Original Research

Cognitive-behavioural therapy effects on employment-related outcomes for individuals with mental illness: A systematic review

Kim Minjoo, Elias Mpofu, Kaye Brock, Michael Millington, James Athanasou
SA Journal of Industrial Psychology | Vol 40, No 2 | a1188 | DOI: https://doi.org/10.4102/sajip.v40i2.1188 | © 2014 Kim Minjoo, Elias Mpofu, Kaye Brock, Michael Millington, James Athanasou | This work is licensed under CC Attribution 4.0
Submitted: 10 December 2013 | Published: 06 June 2014

About the author(s)

Kim Minjoo, Discipline of Rehabilitation Counselling, University of Sydney, Australia
Elias Mpofu, Discipline of Rehabilitation Counselling, University of Sydney, Australia
Kaye Brock, Discipline of Rehabilitation Counselling, University of Sydney, Australia
Michael Millington, Discipline of Rehabilitation Counselling, University of Sydney, Australia
James Athanasou, Discipline of Rehabilitation Counselling, University of Sydney, Australia


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Abstract

Orientation: To identify the effects of interventions in cognitive-behaviour therapy (CBT) on employment-related outcomes world-wide for individuals with mental illness.

Research purpose: A search of the relevant literature was conducted through PsychInfo, Medline, Scopus and Google Scholar™, covering the period between 1995 and August 2011. The methodological quality of included studies was assessed using the criteria from Evidence Based Library and Information Practice (EBLIP). Eleven studies met the inclusion criteria.

Motivation for the study: Evidence is needed on best practices to support work participation by people with mental illness. Effective cognitive-behavioural intervention might enhance their personal control over participation in employment aside from systemic or policy-oriented interventions.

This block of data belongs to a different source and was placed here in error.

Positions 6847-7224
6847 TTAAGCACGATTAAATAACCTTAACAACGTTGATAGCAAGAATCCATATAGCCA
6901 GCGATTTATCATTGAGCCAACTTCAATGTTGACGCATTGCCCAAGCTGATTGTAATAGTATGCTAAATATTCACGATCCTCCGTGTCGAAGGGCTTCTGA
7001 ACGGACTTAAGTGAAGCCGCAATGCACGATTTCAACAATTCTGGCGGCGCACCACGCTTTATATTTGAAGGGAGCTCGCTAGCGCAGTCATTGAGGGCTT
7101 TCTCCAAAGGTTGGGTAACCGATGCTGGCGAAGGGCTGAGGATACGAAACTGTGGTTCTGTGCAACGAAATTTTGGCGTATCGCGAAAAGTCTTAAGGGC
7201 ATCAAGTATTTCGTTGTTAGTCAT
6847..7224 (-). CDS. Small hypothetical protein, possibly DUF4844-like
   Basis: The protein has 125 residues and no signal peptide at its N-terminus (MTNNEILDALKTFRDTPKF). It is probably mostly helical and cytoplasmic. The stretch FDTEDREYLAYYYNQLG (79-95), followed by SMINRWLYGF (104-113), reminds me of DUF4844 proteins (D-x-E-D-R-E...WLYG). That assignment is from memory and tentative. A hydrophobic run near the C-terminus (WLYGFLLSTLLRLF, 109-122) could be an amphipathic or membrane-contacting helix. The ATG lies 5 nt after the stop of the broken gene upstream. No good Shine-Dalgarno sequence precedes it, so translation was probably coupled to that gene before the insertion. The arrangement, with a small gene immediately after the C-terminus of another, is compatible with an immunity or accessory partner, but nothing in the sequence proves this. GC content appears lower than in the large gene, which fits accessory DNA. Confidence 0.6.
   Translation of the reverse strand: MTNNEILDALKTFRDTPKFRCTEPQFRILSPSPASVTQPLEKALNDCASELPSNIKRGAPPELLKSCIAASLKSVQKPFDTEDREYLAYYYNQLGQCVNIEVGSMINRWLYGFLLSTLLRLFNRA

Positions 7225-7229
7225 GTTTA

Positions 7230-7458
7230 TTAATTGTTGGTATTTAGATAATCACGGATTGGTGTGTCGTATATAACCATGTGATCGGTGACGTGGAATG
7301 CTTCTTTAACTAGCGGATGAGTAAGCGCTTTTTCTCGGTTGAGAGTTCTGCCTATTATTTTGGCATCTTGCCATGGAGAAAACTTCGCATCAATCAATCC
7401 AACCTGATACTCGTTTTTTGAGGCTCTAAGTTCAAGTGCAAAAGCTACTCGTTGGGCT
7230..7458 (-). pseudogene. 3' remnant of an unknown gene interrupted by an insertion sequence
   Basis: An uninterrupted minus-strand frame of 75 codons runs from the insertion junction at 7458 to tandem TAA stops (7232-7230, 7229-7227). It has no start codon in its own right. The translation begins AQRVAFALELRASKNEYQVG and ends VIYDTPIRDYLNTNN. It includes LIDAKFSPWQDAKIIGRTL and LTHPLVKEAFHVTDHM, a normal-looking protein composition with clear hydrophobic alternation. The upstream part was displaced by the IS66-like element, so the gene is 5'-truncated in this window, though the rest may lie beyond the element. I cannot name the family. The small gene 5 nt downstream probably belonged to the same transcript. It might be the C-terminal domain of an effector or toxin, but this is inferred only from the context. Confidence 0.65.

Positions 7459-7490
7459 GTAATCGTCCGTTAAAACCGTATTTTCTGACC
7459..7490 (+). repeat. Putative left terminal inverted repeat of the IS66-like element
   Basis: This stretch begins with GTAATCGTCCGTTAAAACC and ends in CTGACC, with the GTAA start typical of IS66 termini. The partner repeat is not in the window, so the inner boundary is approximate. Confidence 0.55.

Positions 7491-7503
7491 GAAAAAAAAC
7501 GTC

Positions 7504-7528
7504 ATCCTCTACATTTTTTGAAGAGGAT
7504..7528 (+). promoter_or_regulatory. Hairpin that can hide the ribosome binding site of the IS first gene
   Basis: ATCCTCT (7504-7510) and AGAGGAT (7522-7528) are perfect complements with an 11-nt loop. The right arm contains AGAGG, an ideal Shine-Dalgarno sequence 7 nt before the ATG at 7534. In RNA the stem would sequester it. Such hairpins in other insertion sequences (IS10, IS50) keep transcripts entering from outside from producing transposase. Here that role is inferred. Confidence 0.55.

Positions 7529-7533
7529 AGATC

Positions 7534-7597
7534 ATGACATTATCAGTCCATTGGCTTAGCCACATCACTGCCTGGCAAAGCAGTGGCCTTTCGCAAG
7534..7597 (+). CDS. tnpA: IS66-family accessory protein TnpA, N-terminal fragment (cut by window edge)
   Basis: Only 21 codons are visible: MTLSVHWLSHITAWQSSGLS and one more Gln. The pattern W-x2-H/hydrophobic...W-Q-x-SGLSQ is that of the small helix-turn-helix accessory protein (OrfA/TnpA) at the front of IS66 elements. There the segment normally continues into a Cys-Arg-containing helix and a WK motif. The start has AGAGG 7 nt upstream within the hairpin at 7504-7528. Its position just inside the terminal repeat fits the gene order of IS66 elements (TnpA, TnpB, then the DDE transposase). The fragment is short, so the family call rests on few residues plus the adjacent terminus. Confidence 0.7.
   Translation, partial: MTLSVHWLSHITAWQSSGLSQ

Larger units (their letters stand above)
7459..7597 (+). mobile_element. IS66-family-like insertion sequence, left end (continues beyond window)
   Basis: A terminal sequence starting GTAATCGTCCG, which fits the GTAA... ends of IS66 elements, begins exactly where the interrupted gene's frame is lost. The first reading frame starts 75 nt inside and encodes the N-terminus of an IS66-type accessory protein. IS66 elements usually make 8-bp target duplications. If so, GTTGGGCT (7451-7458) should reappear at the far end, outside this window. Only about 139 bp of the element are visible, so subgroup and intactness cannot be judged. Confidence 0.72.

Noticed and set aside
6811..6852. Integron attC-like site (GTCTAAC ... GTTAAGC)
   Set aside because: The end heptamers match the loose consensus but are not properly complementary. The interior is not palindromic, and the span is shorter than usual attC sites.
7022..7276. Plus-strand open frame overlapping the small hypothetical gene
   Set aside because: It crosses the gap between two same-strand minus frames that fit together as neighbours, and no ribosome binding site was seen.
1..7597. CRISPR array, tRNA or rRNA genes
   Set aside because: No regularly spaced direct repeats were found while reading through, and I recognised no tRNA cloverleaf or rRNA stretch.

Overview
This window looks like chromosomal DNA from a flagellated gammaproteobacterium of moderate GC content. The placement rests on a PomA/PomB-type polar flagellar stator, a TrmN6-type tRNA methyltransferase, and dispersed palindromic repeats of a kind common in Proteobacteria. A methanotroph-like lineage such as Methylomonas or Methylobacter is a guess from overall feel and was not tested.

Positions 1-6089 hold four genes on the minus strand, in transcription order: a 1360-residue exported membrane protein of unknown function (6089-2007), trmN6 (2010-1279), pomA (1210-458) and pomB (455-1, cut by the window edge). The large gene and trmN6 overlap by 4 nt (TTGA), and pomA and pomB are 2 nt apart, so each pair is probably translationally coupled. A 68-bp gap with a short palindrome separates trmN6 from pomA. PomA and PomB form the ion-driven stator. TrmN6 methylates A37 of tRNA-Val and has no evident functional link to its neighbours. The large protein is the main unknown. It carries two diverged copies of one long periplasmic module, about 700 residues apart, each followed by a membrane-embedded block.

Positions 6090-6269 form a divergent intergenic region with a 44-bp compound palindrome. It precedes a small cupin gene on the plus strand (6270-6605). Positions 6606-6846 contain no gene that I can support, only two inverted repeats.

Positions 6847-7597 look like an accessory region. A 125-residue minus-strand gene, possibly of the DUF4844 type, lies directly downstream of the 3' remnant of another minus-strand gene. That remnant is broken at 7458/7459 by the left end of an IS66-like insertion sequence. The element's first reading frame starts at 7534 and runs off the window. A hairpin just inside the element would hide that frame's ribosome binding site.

Research approach, design and method: A scoping review was done to map trends in the evidence for CBT as an intervention to support employment participation by people with mental illness. A scoping review is exploratory, the evidence of which lays the basis for subsequent studies. The methodological quality of included studies was assessed using the EBLIP Critical Appraisal Checklist.

Main findings: Cognitive-behaviour therapy was an effective intervention approach for better work productivity, longer work hours, higher re-employment rate and enhanced mental health for individuals with mental illness.

Practical/managerial implications: Cognitive-behaviour therapy is a promising strategy for industrial and organisational psychologists dealing with people who have a mental illness. It enhances employment and maintains work adjustment. Additional clinical trials in diverse populations and contexts will further establish its efficacy.

Contribution/value-add: This scoping review aggregated the preliminary evidence for the efficacy of cognitive-behaviour therapy as a work-participation intervention for people with mental illness.


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